Supposedly practiced by teens, young adults, and procrastinating students – social media often gets a bad rep.
Social media is associated with liking, mindless browsing, 0 originality, social nonsensical time-wasting entertainment.
But, according to The Weeks’s Does Social Media Make Us Smarter? all that critique is just an old-conservative-grouchy-man’s rant.
Social media does positively effect learning.
Apparently – social media engagement makes people write much more outside the classroom/workplace. Sites like Twitter that limit word space – teach economy of language, and effective expression of your opinion.
Here’s what’s up: As a young malleable teen writing a paper for class – you know the paper’s audience is limited and the purpose of the paper is artificial. The motivation is low because you’re simply writing to fulfill a grade and a deadline.
Now on an online forum: faced with an audience of thousands if not millions – how accountable/influential do you feel putting out a message into that world?
“…Once [you see a] first comment from someone outside the classroom, [your] entire world shifts, because [you] understand [you] are thinking publicly, and that catalyzes [you] to produce something better…”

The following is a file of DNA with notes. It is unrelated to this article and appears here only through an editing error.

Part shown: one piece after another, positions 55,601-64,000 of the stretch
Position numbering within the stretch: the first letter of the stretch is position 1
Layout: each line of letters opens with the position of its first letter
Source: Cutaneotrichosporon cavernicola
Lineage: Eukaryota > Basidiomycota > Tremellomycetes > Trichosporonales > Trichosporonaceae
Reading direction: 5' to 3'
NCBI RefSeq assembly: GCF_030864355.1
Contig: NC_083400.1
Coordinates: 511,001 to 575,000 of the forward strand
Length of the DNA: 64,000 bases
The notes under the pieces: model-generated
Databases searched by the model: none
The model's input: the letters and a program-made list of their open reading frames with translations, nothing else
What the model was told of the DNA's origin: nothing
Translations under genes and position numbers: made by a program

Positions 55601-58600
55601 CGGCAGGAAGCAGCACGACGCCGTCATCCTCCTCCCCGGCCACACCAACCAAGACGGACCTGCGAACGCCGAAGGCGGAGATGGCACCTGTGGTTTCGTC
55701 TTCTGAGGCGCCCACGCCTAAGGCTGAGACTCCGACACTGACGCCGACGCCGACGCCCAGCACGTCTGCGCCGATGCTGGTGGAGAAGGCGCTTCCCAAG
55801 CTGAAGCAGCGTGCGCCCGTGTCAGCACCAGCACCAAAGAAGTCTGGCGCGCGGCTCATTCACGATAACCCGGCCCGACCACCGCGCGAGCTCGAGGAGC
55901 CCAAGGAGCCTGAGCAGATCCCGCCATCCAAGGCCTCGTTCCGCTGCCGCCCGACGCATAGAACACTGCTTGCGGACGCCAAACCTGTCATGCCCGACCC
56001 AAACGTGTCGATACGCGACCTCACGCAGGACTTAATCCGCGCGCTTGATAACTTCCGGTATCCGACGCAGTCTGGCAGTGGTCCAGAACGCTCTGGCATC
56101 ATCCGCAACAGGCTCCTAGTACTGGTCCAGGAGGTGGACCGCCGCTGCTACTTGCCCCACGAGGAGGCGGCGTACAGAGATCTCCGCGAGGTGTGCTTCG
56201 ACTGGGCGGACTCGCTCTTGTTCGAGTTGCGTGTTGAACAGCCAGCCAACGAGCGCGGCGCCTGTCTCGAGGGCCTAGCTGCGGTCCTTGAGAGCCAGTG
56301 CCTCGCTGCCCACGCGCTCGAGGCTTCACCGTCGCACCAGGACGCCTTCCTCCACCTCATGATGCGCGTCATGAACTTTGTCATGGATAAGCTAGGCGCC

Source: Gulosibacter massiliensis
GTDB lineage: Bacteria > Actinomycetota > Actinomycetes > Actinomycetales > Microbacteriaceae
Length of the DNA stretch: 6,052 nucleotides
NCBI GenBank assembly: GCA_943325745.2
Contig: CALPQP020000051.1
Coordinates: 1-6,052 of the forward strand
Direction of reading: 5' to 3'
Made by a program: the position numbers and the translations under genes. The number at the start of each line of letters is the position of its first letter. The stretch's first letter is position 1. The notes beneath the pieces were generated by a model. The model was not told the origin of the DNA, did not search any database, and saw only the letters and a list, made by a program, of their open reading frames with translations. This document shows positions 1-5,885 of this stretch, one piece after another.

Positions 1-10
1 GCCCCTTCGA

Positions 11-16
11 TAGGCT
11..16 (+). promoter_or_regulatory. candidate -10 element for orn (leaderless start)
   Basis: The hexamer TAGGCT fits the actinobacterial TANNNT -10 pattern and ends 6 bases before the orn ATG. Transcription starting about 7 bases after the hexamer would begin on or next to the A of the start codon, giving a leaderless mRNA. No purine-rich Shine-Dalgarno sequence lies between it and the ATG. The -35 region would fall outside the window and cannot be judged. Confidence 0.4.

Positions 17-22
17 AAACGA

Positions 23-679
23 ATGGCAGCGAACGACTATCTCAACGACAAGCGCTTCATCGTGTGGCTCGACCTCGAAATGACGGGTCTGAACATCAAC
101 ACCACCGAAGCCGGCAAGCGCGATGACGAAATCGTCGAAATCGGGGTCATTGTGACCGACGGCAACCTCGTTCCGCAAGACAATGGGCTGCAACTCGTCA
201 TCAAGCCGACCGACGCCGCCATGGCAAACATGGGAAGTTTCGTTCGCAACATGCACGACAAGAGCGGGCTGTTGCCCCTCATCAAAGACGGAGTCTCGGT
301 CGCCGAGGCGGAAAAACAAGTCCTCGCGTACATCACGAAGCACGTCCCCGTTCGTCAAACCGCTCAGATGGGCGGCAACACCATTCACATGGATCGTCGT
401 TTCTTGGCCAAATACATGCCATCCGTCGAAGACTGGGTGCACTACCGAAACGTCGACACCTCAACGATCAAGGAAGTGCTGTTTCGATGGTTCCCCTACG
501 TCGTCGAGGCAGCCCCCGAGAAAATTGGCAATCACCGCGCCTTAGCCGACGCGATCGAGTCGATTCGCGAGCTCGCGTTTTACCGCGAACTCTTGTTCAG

[All that according to Does Social Media Make Us Smarter?]
Social media shamelessly uncovers hidden emotions, insecurities, tendencies, tricks, and inspirations – which, turns out, are common to all of us. We are all the same. The world gets smaller.
Social media helps the people of the world get on the same wavelength.
And the quicker we can all realize we all act in the same ways – the quicker we understand each other – the quicker we can move on to discussing more important things:
- group ventures
If not for social media, we would waste a lot of time getting to know each other just to establish rapport. And only then move to discussing things that forward mankind.
Now you can think of social media proactively and mindfully.
Put your social media efforts to the right purposes – and they will do you good.